Depending on their differentiation state, vertebrate neurones can commit suicide after neurotropic virus infection. Such suicide might be an evolved strategy in multicellular organisms for limiting virus expansion. Regulation of suicide in this context operates by a programme similar to that activated during embryogenesis or in response to nervous-system injury and disease. In contrast to immature neurones that can readily initiate apoptosis following infection, mature neurones are generally highly resistant and can survive for long periods if they remain functional. Mature, infected neurones might gain competence to die owing to the attuned activation of pathways that sensitize the cell to subsequent stress. The consequence of either perturbation of function as a result of viral persistence or a chronic but progressive loss of infected neurones might be a failure of key neural functions.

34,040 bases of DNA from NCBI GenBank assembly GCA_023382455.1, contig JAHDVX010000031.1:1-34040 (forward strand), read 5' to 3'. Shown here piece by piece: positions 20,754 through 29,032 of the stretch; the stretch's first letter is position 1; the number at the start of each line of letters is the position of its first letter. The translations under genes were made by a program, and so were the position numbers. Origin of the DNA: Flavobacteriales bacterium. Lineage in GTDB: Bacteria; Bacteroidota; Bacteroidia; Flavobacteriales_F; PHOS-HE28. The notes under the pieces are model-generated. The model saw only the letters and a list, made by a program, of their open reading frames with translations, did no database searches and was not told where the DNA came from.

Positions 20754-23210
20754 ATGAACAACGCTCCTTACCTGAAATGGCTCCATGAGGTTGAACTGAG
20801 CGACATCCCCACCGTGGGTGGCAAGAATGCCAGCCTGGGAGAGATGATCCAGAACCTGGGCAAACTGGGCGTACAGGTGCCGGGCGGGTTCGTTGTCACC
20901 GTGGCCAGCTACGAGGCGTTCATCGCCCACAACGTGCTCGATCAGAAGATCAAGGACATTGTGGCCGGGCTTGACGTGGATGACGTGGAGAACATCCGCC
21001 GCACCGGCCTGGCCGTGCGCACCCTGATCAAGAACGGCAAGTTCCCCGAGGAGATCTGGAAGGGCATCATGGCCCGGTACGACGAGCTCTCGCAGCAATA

- Cell Death
- Proto-Oncogene Proteins c-bcl-2
- RNA Viruses
- Signal Transduction
- Transcription Factors